Returning from Sunday bike rides with my team was made an even more challenging task due to the midday air in the streets of every small town being filled with the aromas of Paella emanating from kitchens and gardens. As each member of the team recounted their personal stories with Paella, debating matters such as varieties of rice and varying flame strength I came to understand that it remains a very macho dish that the man of the house devotes a few hours to every weekend. If not to provide a good family meal, to uphold his reputation as a good ‘paellero’. There is an unmatched pride in producing a Paella which ticks all the boxes and presenting it to friends and family who all come with their own expectations of how it should be. Successful execution of this depends on controlling the numerous small variables throughout cooking.
It is perfecting the combination of developing a rich stock; the absorption by the grains; the speed of evaporation and correct cooking point of the rice – all this is very difficult and makes it the most challenging rice to cook well. This makes me wonder why its fame is so superior to that of the numerous other Valencian rice dishes. Ranging from dry to stock-heavy varieties, baked in the oven or on gas and with ingredients ranging from Cuttlefish ink to Morcilla (black pudding). In my opinion, nothing tops the ‘Meloso’ types of rice. These are cooked with a higher ratio of reduced stock to rice than Paella and therefore leaves a creamy rice almost comparable to a risotto but with flavours left true and not dampened by a parmesan and butter finish.
In writing this post, I came across an interview with a rice grower from Albufera in El País newspaper. Threatened by cheaper Asian imports, the rice growers of Valencia uphold a tradition dating back centuries. The passion with which he speaks about rice is typical of the attitude of many other Valencians:
“Rice has a neutral personality. It doesn’t have a particularly powerful or pleasant flavour, however we have such a varied gastronomic environment for it. There’s no other product with such a vast number of recipes; this is due to the capacity that it has to lose its personality and acquire the tastes of all that you combine with it”.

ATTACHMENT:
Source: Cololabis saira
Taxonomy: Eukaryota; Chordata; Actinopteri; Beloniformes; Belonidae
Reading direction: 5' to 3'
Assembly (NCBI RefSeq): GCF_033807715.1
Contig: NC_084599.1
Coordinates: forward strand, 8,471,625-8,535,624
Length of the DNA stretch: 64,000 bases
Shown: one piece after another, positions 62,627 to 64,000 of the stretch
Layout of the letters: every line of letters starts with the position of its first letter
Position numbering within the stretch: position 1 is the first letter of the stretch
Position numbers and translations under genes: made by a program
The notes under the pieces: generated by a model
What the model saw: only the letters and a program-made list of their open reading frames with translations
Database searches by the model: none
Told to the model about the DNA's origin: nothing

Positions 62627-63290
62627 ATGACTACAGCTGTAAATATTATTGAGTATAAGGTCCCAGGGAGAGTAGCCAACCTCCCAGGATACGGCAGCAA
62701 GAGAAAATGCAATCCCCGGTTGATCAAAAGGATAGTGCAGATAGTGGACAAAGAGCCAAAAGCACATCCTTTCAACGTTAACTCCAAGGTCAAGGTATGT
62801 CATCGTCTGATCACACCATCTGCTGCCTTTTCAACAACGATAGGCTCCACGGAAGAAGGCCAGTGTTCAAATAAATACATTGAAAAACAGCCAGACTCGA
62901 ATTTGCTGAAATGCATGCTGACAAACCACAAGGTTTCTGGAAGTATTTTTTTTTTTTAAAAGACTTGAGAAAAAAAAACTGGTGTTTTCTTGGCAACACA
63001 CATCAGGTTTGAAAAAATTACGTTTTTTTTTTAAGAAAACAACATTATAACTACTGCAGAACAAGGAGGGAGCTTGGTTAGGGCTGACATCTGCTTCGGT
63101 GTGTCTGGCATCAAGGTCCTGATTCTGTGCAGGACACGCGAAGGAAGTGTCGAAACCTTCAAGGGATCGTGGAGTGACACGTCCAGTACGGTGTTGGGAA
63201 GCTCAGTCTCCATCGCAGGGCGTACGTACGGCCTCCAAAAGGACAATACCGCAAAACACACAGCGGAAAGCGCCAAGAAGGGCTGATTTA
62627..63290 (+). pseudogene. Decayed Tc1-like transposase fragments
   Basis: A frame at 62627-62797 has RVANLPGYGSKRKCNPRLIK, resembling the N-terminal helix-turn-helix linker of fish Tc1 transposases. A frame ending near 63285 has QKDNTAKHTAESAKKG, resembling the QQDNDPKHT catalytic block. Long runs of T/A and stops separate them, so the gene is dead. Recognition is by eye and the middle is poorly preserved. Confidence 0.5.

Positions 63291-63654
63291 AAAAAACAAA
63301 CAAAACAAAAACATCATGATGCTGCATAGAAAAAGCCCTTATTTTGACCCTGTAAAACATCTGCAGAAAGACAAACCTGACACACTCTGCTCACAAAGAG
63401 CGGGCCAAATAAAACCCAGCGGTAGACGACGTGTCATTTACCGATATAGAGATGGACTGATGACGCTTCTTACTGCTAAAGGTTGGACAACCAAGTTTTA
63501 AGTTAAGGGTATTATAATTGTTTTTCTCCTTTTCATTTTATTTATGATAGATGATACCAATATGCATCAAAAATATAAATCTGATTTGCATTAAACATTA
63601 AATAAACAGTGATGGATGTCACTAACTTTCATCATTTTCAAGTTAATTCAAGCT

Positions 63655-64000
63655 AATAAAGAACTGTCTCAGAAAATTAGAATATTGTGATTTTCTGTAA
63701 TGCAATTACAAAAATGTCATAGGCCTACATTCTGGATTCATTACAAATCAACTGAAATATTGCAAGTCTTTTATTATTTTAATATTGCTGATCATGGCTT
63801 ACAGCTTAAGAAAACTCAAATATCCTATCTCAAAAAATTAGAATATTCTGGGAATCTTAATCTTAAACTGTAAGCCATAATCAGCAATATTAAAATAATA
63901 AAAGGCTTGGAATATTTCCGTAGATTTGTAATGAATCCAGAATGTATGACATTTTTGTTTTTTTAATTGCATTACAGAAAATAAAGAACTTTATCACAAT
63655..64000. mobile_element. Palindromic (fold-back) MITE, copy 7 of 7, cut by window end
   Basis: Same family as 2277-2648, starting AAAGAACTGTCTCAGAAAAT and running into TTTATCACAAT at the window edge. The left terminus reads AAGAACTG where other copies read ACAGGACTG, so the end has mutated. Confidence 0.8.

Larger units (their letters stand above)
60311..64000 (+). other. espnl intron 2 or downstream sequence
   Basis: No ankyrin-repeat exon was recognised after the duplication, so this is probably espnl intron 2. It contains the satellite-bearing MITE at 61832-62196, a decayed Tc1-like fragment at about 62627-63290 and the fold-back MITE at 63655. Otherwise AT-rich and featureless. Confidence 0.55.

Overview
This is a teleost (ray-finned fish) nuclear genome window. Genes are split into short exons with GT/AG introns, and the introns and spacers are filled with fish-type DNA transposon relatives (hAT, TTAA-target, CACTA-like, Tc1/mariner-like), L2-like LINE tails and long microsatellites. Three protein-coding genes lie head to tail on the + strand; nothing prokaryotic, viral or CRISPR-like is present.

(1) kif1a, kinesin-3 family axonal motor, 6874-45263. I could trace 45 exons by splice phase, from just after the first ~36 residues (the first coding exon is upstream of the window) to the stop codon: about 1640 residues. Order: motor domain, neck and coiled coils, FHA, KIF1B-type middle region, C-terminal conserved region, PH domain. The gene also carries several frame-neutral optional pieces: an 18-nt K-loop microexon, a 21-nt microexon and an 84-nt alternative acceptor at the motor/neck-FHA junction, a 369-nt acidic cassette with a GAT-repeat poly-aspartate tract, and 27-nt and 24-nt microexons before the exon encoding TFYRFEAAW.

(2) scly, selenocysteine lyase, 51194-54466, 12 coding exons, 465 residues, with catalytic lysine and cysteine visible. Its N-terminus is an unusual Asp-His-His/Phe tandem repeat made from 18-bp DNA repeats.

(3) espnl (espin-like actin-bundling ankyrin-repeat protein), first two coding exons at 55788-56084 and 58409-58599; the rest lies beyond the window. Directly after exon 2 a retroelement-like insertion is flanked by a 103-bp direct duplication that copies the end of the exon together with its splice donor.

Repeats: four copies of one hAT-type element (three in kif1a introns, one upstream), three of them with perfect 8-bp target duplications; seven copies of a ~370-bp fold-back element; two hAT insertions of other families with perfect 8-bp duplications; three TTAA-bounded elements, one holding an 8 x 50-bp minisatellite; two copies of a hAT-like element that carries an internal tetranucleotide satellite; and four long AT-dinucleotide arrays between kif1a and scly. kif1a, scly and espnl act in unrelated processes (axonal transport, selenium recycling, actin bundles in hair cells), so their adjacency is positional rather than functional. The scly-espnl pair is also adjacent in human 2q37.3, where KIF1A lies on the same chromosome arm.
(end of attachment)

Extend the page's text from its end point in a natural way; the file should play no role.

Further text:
So, how do you recreate this masterpiece? I would start by visiting www.LaPaella.net which provides insightful information into the history of the dish and the region, tips and tricks (including correct pan size) as well as recipes for this and Seafood Paella.
As I learnt through watching, I will put down below what I took away. But in the words of the ‘paelleros’ that day, it is a dish that takes experience to perfect; so if you follow this recipe or the very similar one from LaPaella.net then you will recognise tweaks and how to improve its elaboration.
La Paella Valenciana:
Ingredients per person
30ml olive oil
1 chicken liver
50g chicken, bones in
50g rabbit, bones in
30g of broad beans
30g of green beans in pod, cut into 2cm chunks
30g butter beans, soaked overnight if they have been dried
40g tomato, grated
⅓ clove garlic, v. finely chopped
¼ teaspoon smoked paprika
pinch of saffron
80g rice (Bomba, Senia or Bahía)
small sprig of rosemary
In the correct sized pan over a medium-high heat, add the livers to the hot oil. Once browned, remove the livers and eat separately/discard, then add the chicken and rabbit. Brown the meat well, good caramelization here is vital to the stock.
Once browned, reduce the flame and add the vegetables. Stirring occasionally, leave them to sauté for a few minutes.
Make a well in the centre of the pan and add the grated tomatoes and the garlic, leaving it to reduce for a few minutes. Then add the paprika, stir and quickly add water so that it doesn’t burn creating a bitter taste. Fill the pan up to near the edge with the water. Add salt to taste, then leave it to reduce for around 35 minutes until the level is halfway up the pan and covering 75% of the ingredients. Taste for the correct level of salt here too, remembering that it will lose some intensity once the rice is added.
Add the rice to the paella in a line from one side to the other through the middle of the pan. This line should be about 5cm wide and come above the stock level 1-2cm. Add the saffron and then stir well to spread the rice evenly around the paella, ensuring no grains are above the stock level. Now leave this for 8 minutes on a high flame. In this stage you achieve the burnt crust on the bottom layer of rice.
Then reduce the flame to minimum and leave for another 6 minutes. Add the rosemary sprigs now too so they can infuse the paella. After these 6 minutes if stock is still visible then leave the paella on a medium flame for a further 4 minutes and if there isn’t any visible stock leave for another 3 minutes on minimum heat.
Remove from the heat and leave to rest for 5 minutes before proudly taking it over to the table.